Monday, April 26, 2010

The Reincarnation of Saint Orlan

"Clearly Carnal Art does not inherit anything from the Christian tradition, against which it fights! Carnal Art points to religion's denial of the 'pleasures of the body', and puts the naked body in the spaces opened up through scientific discovery. Carnal Art does not inherit anything from hagiography through decapitations and other martyrs, it adds more than it takes away. Augmenting their powers instead of reducing them, Carnal Art is not self-mutilation.

Carnal Art transforms the body into language, reversing the Christian principle of 'the word made flesh', the flesh is made word. Only the voice of Orlan remains unchanged."

(Carnal Art Manifesto)

What are the religious implication of Carnal Art?
Why are Orlan's surgeries so difficult to watch?
Are her artistic and political goals furthered by her nine surgeries?

Sunday, April 25, 2010


S'habiller sur sa propre nudite, 1974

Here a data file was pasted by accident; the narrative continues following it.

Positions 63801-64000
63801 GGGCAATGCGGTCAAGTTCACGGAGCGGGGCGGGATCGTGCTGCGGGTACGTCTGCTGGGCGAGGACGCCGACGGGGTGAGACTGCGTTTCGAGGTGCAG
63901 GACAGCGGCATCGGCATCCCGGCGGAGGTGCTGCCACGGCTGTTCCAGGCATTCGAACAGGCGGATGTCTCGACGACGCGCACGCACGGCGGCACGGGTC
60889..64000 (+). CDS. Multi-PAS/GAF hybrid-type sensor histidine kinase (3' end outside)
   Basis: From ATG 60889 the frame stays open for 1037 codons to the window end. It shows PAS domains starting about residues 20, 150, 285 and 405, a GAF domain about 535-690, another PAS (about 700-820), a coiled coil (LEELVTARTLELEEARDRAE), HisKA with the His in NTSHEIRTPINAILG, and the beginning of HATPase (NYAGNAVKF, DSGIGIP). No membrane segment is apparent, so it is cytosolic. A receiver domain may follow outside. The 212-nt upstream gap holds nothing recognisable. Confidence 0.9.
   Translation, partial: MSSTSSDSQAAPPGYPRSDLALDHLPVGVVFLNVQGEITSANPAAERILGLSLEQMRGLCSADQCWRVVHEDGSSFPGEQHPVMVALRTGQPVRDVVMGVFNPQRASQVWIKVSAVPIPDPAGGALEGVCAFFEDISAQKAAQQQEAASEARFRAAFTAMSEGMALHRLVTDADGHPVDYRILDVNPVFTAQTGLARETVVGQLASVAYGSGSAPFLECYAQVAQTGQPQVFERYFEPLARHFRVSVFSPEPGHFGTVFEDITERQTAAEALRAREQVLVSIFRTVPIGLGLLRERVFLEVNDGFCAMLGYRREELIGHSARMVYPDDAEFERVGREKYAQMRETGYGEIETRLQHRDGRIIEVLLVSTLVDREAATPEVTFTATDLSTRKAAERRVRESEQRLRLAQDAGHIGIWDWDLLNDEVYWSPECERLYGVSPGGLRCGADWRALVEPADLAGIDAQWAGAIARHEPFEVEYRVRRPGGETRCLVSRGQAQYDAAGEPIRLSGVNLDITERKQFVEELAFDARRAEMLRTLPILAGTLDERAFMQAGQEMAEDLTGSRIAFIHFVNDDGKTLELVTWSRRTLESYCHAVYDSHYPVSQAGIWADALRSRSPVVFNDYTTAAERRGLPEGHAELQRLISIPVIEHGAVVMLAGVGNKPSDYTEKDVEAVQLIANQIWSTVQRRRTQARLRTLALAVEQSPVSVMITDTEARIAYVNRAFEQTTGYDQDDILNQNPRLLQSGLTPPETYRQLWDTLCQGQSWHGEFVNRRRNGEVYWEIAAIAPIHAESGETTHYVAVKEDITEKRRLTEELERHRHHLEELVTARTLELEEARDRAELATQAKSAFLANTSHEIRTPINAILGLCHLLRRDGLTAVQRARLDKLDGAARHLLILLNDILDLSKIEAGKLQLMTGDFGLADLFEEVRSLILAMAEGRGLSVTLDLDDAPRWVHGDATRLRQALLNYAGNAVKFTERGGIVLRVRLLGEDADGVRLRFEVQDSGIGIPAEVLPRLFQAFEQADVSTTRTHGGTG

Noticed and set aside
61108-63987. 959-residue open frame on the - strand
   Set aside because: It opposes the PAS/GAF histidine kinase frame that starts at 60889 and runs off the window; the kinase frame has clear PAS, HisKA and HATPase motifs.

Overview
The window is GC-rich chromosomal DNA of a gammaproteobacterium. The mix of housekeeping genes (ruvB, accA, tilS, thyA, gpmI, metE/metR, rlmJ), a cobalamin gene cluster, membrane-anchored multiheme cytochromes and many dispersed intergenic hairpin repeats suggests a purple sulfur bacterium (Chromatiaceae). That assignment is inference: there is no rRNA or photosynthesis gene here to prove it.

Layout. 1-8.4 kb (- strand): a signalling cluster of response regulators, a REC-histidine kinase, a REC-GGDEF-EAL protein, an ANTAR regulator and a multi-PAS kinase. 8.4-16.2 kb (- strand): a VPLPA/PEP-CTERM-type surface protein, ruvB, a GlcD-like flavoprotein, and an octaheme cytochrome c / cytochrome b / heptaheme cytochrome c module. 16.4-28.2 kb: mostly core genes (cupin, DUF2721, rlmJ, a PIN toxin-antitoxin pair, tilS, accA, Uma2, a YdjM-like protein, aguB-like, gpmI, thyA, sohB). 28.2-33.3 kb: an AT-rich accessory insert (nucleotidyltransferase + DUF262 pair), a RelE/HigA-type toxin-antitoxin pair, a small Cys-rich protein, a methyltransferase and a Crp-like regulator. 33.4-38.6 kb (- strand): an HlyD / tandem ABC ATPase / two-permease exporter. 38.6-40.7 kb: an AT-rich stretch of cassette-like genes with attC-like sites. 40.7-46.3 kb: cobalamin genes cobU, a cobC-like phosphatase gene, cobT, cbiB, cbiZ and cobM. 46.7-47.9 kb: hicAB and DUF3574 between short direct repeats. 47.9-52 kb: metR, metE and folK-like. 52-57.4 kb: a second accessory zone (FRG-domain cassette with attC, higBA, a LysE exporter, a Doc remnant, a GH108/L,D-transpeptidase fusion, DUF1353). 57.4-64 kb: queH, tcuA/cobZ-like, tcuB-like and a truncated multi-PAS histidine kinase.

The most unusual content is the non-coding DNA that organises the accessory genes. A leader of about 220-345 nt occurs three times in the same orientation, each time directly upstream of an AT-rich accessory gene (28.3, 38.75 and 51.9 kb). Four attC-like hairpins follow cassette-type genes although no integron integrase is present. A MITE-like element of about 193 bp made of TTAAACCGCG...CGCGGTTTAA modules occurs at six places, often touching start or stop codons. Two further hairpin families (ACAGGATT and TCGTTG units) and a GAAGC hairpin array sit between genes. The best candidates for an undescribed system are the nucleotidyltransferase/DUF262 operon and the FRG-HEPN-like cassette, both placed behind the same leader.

mesuRAGE de Paris, Centre Pompidou, 1977

Self-Hybridization series: Precolumbian, 1998

Self-Hybridization series: African, 2000-2003

Self-Hybridization series: American Indian, 2005-2008

Carnal Art vs Body Art

Carnal Art is not against cosmetic surgery but, rather against the conventions carried by it and their subsequent inscription, within female flesh in particular, but also male. Carnal Art is feminist, that is necessary. It is interested not only in cosmetic surgery, but also advanced techniques in medicine and biology that question the status of the body and the ethical questions posed by them. She calls it Carnal Art. Unlike 'Body Art', Carnal Art does not desire pain as a means of redemption, or to attain purification. Carnal Art does not wish to acheive a final 'plastic' result, but rather seeks to modify the body, and engage in public debate. Says Orlan: "'My work is not a stand against cosmetic surgery, but against the standards of beauty, against the dictates of a dominant ideology that impresses itself more and more on feminine . . . flesh'". It's also a stand against nature. Through her art, Orlan seeks to link the interior self with the exterior self. She takes physiognomy to its extreme.

Video on Orlan and Carnal Art